Every NFL draft has some drama. Stars are born on that day, and everyone is trying to find that big sleeper and avoid selecting a bust. And we have Mel Kiper Jr. on hand to tell us who did it right and who doesn't know what the draft is for.
So it is always fun to go back into the archives and see what a past draft night was like. With the 1996 draft hitting its 25th anniversary, it seems like a good time to look back at one interesting night. The '96 draft was different but produced a few of the greatest players to ever play their positions. A new franchise hit the jackpot during the draft, while another organization drafted one of the biggest busts in draft history and followed it up by immediately trading away a future Hall of Famer.
So let's look back at the 1996 draft.
USC's Keyshawn Johnson was the top overall pick in the 1996 Draft, becoming the first wide receiver to go number one overall since the Patriots took Nebraska's Irving Fryer in 1984. It would also be the last time a receiver was picked with the top selection. Johnson's rookie season didn't go well as the Jets went 1-15 and held the NFL's worst record for the second straight year. His experiences during his rookie season would be turned into the book, Just Give Me The Damn Ball. Keyshawn would go on to play in three Pro Bowls and won Super Bowl XXXVII with the Tampa Bay Buccaneers.
The NFL's "newest" franchise in 1996 was the Baltimore Ravens. Though the entire organization left Cleveland for Baltimore, the NFL kept the Browns' history for a new Cleveland franchise (they even fired their coach, a guy named Bill Belichick). The Ravens had two first-round picks in their initial draft and made history by becoming the only franchise to draft two Hall of Famers in the first round. With the 4th overall pick, GM Ozzie Newsome selected UCLA tackle, Jonathan Ogden. Ogden would be selected to 11 Pro Bowls during his 12 NFL seasons and is regarded as one of the best offensive tackles to ever play the game.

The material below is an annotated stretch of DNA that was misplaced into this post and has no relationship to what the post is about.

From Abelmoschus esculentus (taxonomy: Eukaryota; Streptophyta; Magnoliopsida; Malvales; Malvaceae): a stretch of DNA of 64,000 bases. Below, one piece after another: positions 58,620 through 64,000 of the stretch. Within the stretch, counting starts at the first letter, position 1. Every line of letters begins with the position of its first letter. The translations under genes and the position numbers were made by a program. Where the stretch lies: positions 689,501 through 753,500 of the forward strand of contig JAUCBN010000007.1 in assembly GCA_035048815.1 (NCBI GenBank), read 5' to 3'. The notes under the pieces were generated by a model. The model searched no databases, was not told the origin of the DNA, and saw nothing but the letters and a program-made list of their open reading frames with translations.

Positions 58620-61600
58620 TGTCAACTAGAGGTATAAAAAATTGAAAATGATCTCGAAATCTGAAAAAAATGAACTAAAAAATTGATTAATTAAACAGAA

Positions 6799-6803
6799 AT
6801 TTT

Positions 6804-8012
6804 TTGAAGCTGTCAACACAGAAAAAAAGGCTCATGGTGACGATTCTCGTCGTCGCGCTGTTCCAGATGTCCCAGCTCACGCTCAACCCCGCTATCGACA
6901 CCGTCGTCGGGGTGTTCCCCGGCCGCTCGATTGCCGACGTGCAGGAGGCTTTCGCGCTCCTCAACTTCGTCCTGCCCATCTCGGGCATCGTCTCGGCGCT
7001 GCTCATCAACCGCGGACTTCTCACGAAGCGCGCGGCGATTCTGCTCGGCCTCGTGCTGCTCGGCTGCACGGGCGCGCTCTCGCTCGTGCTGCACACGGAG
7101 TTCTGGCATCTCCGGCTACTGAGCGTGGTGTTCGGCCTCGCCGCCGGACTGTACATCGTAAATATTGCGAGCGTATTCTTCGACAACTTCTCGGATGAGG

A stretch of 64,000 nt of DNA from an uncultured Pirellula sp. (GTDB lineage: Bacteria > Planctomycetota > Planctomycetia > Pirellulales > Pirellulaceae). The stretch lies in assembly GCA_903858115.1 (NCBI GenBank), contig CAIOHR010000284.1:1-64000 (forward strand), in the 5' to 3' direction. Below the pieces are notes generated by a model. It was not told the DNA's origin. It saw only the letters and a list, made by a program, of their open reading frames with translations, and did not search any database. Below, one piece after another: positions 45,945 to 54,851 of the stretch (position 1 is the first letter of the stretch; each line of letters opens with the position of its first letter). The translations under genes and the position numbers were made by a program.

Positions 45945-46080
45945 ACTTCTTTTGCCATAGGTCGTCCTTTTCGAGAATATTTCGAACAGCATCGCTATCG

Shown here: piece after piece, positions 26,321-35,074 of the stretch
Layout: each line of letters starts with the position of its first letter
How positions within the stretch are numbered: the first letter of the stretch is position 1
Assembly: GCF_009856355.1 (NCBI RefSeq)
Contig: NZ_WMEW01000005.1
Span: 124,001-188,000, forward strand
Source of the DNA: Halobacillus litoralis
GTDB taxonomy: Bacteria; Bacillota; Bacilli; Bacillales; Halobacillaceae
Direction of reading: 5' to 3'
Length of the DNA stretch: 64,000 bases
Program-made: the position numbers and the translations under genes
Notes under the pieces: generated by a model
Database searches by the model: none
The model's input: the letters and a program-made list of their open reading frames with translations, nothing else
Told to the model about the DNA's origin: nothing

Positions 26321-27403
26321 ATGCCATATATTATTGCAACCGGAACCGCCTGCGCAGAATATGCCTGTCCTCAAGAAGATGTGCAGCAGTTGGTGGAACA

Speaking of greatest to ever play the game, with the 26th pick in the first round, Newsome drafted linebacker Ray Lewis from Miami. Lewis is one of the best linebackers ever, going to 13 Pro Bowls, winning two Super Bowls, a Super Bowl MVP award, and was a leader for one of the greatest defenses in league history.
Jonathan Ogden and Ray Lewis weren't the only Hall of Famers that heard their name on draft night. Marvin Harrison, Brian Dawkins, and Terrell Owens also found their way to Canton. Harrison went 19th overall to the Colts, and he would be paired with 1998 overall No. 1 pick Peyton Manning to form one of the best quarterback-receiver duos in NFL history. Dawkins was selected with the final pick of the second round and would earn nine Pro Bowl bids with the Eagles and Broncos. The 49ers selected Chattanooga's Terrell Owens in the third round (89th overall). T.O. would finish his career -- which is known more for the drama that surrounded him -- third in receiving yards and touchdowns